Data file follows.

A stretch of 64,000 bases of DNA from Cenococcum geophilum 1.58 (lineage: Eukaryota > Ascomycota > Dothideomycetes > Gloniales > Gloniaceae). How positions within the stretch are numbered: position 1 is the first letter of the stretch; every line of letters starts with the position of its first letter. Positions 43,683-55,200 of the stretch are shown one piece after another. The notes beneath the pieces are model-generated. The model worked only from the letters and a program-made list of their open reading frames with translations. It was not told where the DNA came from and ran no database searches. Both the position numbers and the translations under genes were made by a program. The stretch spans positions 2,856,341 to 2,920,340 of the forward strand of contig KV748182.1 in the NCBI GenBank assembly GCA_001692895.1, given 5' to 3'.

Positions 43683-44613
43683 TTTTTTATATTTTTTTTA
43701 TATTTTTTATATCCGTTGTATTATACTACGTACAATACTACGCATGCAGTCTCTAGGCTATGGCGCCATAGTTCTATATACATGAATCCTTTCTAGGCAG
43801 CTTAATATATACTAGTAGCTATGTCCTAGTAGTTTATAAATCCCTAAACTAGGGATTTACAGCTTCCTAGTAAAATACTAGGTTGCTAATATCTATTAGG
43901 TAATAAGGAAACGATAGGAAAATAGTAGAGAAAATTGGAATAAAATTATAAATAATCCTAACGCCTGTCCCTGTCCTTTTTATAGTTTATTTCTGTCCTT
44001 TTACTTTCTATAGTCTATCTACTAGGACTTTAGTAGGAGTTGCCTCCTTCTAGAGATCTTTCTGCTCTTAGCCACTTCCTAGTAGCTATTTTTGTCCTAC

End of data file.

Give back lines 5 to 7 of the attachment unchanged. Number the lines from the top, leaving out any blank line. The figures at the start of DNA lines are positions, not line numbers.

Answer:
43801 CTTAATATATACTAGTAGCTATGTCCTAGTAGTTTATAAATCCCTAAACTAGGGATTTACAGCTTCCTAGTAAAATACTAGGTTGCTAATATCTATTAGG
43901 TAATAAGGAAACGATAGGAAAATAGTAGAGAAAATTGGAATAAAATTATAAATAATCCTAACGCCTGTCCCTGTCCTTTTTATAGTTTATTTCTGTCCTT
44001 TTACTTTCTATAGTCTATCTACTAGGACTTTAGTAGGAGTTGCCTCCTTCTAGAGATCTTTCTGCTCTTAGCCACTTCCTAGTAGCTATTTTTGTCCTAC